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Forecasting and Wishful Thinking

Many company executives try to predict the future by constructing incredibly elaborate long-term business and career plans -which experience demonstrates- rarely materialize.
Several times we pretend to act if the future will be just an outcome of our projections, or even of our desires, where wishful thinking takes the lead. We tend to predict that our estimates –or dreams- would come true. Moreover, confirmation bias seems to pervade the corporate world: we stick to our beliefs by picking whatever facts support them and quickly dismiss contrary evidence. When confronted with the first signals that reality shows to us, we promptly accept bad news when it supports our beliefs, and reject the good news when it does not.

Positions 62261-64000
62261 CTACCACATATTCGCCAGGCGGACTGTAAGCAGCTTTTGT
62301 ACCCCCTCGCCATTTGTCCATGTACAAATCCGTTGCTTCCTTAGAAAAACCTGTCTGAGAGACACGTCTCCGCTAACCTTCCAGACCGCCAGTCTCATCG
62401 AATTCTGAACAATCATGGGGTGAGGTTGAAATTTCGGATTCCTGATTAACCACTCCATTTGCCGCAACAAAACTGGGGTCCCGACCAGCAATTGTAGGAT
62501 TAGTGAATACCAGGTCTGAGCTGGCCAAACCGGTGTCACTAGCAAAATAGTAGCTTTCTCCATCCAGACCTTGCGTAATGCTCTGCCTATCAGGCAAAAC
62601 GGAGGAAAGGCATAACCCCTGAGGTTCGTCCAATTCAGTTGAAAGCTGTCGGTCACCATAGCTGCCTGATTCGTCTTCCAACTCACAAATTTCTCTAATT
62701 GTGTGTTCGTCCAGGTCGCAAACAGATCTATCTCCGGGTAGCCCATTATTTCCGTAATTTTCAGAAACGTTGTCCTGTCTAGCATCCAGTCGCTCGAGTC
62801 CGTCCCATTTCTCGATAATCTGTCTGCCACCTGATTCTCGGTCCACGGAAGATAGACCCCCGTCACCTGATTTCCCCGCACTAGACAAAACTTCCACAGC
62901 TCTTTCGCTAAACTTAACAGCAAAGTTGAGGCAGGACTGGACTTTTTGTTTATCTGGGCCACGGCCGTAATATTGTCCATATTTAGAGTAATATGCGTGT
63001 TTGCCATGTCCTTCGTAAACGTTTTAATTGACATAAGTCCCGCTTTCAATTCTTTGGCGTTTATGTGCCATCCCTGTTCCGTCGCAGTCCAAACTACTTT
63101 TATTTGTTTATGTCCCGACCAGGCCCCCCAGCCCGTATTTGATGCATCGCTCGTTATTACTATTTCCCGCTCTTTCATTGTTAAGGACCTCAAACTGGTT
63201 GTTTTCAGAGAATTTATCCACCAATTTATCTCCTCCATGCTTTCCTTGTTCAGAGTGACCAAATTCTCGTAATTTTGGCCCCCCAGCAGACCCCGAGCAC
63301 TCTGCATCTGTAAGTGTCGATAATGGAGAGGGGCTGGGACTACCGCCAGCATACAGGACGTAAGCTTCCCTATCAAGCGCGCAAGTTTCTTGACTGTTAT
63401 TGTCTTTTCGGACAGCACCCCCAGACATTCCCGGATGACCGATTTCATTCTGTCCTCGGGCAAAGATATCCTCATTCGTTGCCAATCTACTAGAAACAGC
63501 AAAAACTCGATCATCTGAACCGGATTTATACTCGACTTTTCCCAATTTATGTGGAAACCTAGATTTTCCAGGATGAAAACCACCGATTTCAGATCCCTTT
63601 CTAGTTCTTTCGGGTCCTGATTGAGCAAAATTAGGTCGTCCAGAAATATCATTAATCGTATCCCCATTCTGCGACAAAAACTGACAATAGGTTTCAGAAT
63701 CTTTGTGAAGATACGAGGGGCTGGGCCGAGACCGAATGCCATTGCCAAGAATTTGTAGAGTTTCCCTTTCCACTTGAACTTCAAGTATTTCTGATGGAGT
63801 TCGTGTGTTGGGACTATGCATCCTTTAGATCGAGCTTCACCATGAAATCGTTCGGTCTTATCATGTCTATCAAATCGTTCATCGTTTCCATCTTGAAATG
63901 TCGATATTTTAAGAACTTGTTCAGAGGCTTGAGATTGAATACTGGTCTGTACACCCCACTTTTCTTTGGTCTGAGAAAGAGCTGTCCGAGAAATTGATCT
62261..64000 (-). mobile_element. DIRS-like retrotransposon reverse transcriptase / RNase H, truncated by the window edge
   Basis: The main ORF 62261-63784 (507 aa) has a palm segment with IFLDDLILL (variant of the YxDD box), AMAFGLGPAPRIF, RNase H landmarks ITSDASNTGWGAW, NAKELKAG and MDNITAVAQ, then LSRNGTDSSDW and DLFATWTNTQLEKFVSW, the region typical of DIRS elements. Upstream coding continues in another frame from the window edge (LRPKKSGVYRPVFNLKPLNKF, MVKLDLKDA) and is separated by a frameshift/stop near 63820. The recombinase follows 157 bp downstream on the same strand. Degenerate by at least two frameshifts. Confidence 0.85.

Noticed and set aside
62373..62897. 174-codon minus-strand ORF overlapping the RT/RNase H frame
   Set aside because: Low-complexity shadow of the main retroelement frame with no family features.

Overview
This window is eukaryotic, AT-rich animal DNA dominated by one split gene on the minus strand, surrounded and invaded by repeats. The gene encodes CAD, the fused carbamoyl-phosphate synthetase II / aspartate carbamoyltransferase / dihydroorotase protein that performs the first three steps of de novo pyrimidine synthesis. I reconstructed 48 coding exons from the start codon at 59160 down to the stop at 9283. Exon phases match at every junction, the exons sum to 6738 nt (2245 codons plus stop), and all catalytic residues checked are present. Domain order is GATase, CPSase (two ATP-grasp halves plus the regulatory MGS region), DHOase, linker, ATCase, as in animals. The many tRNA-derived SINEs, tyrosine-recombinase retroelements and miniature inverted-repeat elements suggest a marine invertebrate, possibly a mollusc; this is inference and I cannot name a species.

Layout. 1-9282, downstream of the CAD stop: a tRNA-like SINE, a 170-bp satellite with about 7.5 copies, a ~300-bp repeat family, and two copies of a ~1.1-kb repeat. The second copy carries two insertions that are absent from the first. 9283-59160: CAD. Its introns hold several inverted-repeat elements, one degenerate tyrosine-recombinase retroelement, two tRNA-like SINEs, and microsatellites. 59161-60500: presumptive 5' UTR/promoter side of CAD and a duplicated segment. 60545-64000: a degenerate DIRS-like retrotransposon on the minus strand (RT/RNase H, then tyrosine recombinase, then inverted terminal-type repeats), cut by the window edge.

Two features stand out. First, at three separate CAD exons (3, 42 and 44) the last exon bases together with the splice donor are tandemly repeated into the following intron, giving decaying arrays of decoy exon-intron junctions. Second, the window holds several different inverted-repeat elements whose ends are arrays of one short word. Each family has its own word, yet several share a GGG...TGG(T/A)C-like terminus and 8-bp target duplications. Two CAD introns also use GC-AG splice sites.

But what if we work on alternatives scenarios as a tool to help us be prepared to what the future will bring, instead of falling into the illusion that we can predict our future through our forecasts?
We spend too much energy trying to foretell the future, and too little trying to be resilient whatever happens. Rather than making forecasts, as business leaders, we could sketch out different scenarios –which will contradict each other- and afterwards, bring together groups of people with different perspectives to work through the details.

Because scenarios are compelling stories, they can help us face up to uncomfortable prospects and think clearly about possibilities we would rather ignore. And because scenarios contradict each other, they force us to acknowledge that, in the end, we cannot see into the future. As a result, we move from a sterile question to a fertile one — from “What will happen?” to “What will we do if it does?

Artwork courtesy of FRG Gallery

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